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it's the package. >> tell us what it is. what does it feel like wn you're red and you take a punch? >> you have two oions. you go to your corner. quit or continue. quit or put out more, take more risk. that's the problem. boxing, boxing. there must be a -- as we get older we make those come backs we're not committed. we're not totally committed because we don't want to get hit back and y're young and fresh and prompt you're committed because. as you get older, all that changes. >> charlie: i remember having you once at an earlier time and you were in great shape, you were in fabulous shape. i wanted to be in fabulous shape so i said to you what is the regimen and you said it was the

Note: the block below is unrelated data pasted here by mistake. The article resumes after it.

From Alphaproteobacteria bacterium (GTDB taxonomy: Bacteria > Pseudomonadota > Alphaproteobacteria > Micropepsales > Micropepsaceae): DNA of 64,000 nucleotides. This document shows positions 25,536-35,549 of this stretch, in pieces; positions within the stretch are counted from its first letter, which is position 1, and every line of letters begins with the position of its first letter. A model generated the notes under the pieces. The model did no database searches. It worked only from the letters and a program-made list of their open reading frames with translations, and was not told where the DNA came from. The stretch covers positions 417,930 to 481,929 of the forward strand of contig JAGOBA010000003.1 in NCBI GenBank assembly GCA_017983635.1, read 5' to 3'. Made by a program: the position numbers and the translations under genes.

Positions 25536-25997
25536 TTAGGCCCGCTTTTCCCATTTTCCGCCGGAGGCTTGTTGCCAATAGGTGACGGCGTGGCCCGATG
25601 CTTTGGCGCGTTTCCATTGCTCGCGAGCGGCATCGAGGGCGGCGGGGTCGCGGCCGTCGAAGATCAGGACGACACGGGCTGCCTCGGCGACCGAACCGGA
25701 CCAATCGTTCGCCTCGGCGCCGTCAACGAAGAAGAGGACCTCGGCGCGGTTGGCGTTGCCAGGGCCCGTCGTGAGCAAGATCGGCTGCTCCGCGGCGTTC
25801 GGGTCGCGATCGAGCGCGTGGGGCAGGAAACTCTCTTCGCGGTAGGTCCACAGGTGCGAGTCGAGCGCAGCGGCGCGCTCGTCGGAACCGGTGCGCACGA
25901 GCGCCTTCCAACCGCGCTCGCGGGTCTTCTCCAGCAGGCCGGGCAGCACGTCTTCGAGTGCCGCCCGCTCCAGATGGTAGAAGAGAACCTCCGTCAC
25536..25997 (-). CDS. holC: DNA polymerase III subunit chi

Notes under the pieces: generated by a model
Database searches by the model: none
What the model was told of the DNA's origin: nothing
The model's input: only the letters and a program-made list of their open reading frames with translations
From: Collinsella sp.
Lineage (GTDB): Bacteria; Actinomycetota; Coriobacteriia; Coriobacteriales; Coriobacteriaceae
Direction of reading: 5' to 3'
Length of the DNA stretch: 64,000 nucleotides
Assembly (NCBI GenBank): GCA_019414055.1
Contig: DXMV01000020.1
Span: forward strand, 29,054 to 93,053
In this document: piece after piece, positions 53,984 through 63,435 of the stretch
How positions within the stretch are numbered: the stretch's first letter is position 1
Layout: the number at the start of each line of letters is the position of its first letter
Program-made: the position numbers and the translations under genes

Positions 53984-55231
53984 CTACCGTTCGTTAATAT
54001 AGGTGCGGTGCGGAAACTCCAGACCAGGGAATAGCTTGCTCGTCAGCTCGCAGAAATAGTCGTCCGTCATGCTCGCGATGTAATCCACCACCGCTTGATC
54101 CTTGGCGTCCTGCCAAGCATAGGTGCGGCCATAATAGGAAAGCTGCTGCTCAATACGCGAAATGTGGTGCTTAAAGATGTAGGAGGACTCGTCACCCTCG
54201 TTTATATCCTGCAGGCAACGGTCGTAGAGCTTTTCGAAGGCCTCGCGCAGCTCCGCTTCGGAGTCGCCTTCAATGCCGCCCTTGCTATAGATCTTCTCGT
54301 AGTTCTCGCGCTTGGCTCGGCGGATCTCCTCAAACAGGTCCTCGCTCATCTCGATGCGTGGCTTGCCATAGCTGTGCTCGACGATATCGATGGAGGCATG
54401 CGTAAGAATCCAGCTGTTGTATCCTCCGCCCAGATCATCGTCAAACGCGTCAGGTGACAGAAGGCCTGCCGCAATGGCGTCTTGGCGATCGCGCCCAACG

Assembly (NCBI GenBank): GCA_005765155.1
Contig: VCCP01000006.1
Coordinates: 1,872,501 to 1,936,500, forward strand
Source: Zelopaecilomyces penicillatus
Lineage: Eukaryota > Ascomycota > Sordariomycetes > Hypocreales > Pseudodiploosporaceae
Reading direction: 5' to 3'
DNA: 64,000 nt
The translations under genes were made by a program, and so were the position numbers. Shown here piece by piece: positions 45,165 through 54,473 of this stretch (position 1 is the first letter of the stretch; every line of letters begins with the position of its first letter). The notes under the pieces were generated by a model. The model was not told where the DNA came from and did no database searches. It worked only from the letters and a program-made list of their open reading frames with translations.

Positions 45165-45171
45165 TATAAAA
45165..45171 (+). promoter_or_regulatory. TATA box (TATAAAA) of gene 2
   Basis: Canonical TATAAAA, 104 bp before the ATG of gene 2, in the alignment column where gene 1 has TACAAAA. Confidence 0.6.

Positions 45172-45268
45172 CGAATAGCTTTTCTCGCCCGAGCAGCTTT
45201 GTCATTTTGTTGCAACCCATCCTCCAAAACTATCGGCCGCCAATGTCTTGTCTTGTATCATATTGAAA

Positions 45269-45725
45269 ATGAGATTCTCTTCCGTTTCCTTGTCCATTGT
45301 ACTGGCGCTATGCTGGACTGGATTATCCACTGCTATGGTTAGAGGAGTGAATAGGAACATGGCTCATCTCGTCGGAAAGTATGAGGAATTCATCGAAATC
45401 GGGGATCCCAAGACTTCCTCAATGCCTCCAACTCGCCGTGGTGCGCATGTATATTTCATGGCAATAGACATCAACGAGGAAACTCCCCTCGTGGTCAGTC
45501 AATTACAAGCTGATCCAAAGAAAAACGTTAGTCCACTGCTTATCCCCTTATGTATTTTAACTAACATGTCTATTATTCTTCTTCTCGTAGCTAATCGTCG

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back where all the strengths came from. >> it wasn't the weights. it was hit the bag andunning five miles a day. just everything. sit-s, watching films, all that. did yo try it. >> charlie: yes, indeed i did. of course. sugar ray leonard, the big fight, my life in and out of the ring. lots of new revelations tbu also a revisit ofsome ofhe great monts in his life of which there have beenany. thank for coming. >> thank you char legal always a pleasure. >> charlie: on t next charlie se of the review of the events of historian timothy gargedashe. >> there are no signs that the member states in the union want to do what's necessary which is to go another step forward, make a fiscal union which in effect